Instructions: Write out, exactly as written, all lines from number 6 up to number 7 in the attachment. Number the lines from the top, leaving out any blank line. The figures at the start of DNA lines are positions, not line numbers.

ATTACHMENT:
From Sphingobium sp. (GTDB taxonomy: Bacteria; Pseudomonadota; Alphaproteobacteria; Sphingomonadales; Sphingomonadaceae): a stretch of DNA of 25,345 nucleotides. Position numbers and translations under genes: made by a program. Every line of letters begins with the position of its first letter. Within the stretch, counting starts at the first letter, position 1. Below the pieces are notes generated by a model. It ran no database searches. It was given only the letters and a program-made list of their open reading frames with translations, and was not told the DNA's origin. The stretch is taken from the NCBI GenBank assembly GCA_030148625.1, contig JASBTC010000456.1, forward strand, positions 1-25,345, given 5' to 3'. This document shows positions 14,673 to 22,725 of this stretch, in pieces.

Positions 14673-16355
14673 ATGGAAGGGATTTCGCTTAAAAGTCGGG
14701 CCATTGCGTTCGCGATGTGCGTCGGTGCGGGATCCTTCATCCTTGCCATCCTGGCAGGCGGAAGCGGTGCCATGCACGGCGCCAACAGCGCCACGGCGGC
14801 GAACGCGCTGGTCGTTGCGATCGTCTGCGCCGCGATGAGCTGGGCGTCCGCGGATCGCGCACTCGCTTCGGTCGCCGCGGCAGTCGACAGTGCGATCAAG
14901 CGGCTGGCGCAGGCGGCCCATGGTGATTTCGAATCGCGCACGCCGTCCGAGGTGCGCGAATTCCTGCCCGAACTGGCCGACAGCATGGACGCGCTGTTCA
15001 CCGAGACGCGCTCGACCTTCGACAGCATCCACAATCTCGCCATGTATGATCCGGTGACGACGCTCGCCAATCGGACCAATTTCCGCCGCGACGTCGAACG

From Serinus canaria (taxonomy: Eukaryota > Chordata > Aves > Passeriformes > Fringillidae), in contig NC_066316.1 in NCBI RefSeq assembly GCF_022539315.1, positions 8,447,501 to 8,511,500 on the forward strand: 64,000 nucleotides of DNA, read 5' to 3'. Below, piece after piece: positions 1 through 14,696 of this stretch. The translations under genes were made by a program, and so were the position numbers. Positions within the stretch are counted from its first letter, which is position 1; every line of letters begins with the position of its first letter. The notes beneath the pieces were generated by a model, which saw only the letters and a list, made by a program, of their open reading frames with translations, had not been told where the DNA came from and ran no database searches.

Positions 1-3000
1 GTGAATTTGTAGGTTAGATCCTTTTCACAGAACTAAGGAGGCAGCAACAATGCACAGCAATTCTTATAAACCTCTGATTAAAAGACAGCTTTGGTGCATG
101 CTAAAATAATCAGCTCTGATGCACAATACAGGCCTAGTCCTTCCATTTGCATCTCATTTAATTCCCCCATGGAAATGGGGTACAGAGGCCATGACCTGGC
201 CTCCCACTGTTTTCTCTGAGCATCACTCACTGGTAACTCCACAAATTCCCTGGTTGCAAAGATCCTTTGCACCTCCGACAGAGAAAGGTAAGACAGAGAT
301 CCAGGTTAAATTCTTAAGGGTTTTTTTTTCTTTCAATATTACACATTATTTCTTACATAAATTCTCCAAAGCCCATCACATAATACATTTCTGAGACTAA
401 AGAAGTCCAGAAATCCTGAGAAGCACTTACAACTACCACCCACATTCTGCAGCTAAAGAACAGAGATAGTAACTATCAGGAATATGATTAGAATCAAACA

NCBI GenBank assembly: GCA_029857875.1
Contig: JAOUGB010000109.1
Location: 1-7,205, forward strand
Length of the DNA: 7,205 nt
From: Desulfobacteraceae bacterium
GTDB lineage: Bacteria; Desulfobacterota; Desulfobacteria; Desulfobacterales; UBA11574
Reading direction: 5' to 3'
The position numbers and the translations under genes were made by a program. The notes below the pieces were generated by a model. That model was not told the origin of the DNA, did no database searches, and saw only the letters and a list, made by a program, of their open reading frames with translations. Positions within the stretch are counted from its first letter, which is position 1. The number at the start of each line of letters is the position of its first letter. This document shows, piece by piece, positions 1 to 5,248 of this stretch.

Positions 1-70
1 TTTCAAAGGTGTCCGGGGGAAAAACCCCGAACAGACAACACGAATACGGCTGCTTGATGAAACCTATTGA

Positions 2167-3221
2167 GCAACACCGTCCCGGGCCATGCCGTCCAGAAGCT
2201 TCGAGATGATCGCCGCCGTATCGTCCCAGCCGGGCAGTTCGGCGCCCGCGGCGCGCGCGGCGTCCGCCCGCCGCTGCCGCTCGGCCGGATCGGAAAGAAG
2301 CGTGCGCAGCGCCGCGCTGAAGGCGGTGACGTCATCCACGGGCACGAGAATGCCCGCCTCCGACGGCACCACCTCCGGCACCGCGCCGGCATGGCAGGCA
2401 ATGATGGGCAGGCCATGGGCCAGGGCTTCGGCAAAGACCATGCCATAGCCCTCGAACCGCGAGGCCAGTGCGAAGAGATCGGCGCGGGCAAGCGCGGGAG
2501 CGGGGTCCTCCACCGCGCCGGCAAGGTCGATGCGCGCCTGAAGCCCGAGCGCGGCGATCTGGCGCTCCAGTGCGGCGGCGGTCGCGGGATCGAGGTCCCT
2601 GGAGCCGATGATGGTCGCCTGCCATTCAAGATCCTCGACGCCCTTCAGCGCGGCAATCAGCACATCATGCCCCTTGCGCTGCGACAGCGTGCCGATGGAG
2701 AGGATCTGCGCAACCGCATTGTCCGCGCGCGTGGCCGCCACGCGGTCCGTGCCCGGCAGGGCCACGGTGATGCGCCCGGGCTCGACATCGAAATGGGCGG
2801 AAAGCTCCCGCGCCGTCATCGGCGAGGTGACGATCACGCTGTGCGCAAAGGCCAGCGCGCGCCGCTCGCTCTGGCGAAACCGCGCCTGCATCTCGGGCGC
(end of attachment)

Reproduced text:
14901 CGGCTGGCGCAGGCGGCCCATGGTGATTTCGAATCGCGCACGCCGTCCGAGGTGCGCGAATTCCTGCCCGAACTGGCCGACAGCATGGACGCGCTGTTCA
15001 CCGAGACGCGCTCGACCTTCGACAGCATCCACAATCTCGCCATGTATGATCCGGTGACGACGCTCGCCAATCGGACCAATTTCCGCCGCGACGTCGAACG